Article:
I use my name in my URL. I use my name as the author of these posts. I am not afraid of being found on the internet, nor should anyone who uses Facebook, twitter, etc. Especially if you have ever (even accidentally) left the GPS information in a picture you posted, or a tweet you made. Let’s face it: in this day of unending connectivity, we are more identifiable than ever.
That said, the Internet lends itself to a great sense of anonymity if you choose. Domains can be registered under any name (for now), you can post to websites under any number of pseudonyms, and you can tell anyone anything you like, because, you don’t have to connect your real life to the internet. This has its positives and negatives, to be sure.
On the positive side, it allows people in oppressive countries to voice their concerns and complaints in a forum everyone can see, and not become a prisoner of the state in the process. On the negative, it allows people to get away with any number of heinous acts of abuse and depravity against people, children, etc. I don’t think anyone can say that it wouldn’t be good if we could do something to stop these acts, particularly those involving children.
Rep. Lamar Smith (R-TX), the very same representative who introduced SOPA, has introduced a new bill right on the heels of the suspension of PIPA and SOPA. It’s called H.R. 1981 or the “Protecting Children from Internet Pornographers Act of 2011.” The bill would be more aptly named “H.R. 1984,” but I suppose the PR fallout would be a bit much.
I linked the bill there, but The Atlantic explains it well enough.
In short, the bill would require your ISP to keep records of everything you’ve done on the internet, attached to your IP address and YOUR NAME, along with financial information and any other personal identification. These records would be kept FOR 18 MONTHS. So, now, your ISP has a big database of your personal information tied to everything that’s been done through your internet connection.
There are a number of perfectly legal activities one could engage in online that one would rather not be remembered. While perhaps offensive to the moral sensitivities of some, the fact remains that pornography or adultery or what have you are perfectly legal. These should, in no way, be able to be used by your government against you in any way. But under this new legislation, they could be. Suspicious spouse? File a divorce, and get a subpoena during discovery, and your entire browsing history is suddenly public record.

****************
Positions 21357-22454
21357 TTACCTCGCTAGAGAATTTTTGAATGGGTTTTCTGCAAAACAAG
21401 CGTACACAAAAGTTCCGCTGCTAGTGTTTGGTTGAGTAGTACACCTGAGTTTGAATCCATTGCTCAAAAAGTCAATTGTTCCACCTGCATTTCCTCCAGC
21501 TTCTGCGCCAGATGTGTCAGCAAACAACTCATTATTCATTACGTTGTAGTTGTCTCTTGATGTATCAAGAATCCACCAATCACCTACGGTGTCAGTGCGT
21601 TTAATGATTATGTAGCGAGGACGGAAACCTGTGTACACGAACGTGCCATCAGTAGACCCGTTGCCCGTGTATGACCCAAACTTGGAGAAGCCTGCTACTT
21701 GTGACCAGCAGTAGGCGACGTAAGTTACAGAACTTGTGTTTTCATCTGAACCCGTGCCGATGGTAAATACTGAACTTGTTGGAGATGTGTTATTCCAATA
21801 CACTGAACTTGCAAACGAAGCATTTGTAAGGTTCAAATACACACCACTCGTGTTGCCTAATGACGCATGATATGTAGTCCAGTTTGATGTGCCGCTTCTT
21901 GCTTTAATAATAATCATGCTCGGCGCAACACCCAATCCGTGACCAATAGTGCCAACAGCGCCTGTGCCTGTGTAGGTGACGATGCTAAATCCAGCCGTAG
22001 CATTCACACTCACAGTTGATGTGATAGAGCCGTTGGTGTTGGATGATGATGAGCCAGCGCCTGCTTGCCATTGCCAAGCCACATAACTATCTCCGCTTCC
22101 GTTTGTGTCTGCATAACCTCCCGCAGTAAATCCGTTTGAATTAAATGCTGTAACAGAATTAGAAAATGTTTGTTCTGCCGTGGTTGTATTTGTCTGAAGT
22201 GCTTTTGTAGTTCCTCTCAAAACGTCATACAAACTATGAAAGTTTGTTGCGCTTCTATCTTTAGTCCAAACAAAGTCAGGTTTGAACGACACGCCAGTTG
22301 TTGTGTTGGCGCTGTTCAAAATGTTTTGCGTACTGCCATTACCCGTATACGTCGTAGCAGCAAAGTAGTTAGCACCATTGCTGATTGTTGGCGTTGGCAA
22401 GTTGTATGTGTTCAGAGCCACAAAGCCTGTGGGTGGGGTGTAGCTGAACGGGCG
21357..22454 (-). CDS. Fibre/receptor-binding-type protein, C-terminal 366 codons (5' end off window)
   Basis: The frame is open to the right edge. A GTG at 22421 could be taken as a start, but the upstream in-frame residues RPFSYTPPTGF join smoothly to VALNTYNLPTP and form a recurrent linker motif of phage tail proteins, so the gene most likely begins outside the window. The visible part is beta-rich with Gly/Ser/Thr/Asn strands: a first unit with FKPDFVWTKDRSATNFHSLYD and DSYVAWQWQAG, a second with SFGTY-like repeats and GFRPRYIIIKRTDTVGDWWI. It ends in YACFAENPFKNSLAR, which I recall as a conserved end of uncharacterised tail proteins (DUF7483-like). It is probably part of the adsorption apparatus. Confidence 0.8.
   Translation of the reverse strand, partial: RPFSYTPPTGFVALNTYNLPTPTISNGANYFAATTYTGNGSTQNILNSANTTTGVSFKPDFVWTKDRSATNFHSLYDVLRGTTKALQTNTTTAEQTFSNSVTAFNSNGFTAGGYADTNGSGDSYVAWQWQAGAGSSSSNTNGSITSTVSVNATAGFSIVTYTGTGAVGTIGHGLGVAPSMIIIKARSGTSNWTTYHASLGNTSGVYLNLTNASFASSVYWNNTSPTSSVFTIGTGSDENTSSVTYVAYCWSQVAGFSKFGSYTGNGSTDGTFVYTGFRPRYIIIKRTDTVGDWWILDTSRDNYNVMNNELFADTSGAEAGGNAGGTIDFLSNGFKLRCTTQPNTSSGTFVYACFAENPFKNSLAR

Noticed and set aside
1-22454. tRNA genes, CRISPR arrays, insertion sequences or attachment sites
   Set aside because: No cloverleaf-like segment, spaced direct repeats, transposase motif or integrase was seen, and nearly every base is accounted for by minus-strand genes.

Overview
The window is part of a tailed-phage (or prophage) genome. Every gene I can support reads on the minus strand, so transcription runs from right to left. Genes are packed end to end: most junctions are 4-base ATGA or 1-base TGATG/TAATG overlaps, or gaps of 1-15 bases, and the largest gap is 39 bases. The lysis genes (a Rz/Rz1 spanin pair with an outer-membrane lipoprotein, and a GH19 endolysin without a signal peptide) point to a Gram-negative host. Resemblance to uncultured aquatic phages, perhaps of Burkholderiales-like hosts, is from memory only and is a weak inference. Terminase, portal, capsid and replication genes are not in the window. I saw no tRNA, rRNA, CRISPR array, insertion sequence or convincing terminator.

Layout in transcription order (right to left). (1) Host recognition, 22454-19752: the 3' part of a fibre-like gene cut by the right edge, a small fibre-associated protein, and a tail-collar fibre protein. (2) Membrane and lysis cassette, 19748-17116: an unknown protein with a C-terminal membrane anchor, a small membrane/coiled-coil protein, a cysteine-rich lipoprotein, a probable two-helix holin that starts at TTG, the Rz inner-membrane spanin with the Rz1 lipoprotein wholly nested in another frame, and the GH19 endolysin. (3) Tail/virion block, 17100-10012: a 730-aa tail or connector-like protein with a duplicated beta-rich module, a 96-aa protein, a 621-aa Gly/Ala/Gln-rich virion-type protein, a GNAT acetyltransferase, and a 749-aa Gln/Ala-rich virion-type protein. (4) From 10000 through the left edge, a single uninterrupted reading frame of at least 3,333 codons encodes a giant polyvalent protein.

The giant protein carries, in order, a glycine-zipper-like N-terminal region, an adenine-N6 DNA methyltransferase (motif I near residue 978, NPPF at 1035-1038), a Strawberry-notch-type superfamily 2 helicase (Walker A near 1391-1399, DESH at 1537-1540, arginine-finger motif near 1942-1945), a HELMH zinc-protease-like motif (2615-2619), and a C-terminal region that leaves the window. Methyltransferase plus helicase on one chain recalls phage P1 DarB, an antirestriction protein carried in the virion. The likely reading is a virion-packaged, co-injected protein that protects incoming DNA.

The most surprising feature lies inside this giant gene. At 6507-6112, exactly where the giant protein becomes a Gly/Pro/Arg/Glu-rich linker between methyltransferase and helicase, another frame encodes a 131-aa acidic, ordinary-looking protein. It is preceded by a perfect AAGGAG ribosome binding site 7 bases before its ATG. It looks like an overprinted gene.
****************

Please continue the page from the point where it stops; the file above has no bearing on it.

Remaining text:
As it stands, the reasons for which a person’s data could be subpoenas are extremely lax, leading to a government by fear, which in fact, is a tactic the Atlantic points out was used quite effectively by Russia’s communist leadership. But the lax position on subpoenas is really a minor problem. The problem is in the requirement for a database to begin with.
Let’s put aside for a moment the absurdly heavy-handed approach to catching a very small number of criminals, and focus on the track record of companies keeping our data safe: Sony is hacked for months before they notice, Bioware was hacked, exposing EA data, Zappos, Sony again, and . . . well, do you get my point? Intrusions happen. And they are happening a lot. Perhaps they’re just getting more press, but the fact remains: data is NOT secure, no matter how hard they try.
So, when someone hacks your ISP and gains the data in this master database of you, it’s just a matter of contacting you (using all that fun information they have about you), and blackmailing you for whatever they want, really, or they’ll tell the world you have a latex fetish. Or you meet up with people from Craigslist. While maybe not wholesome, these actions are not not illegal, and they’re certainly no one’s business but your own. Certainly not the hacker’s, and certainly not your government’s.
Don’t get me wrong: child pornography is a dastardly, disgusting thing, and it really should be stopped. However, as I said with SOPA, the loss of liberty of an entire country for the capture of a few is NOT justice. It is, in fact, the opposite, and I don’t believe for a second that these congressmen believe this (and any other similar) bill is for the greater good. This bill is hiding behind abused and defiled children, in the interest of increased government surveillance. Shame on Rep. Smith, and shame on our government for trying.
Lamar Smith has shown a clear disregard for the safety and protection of any of his constituents, and it is a symptom of a government who assumes it no longer has bounds, or a commitment to its people. It’s a symptom of a government, of a leadership, so used to getting exactly what they want, they will do what best serves themselves, not the people they represent. It’s a disgusting glut, and as we enter election time again, we must keep that in mind.
SOPA and PIPA may be dead, but the fight for the safety of the internet and privacy from our government is far from over. Stay vigilant, and don’t let up.
So let’s talk about what we can do. About what steps we can take, who must we contact, and where do we go from here?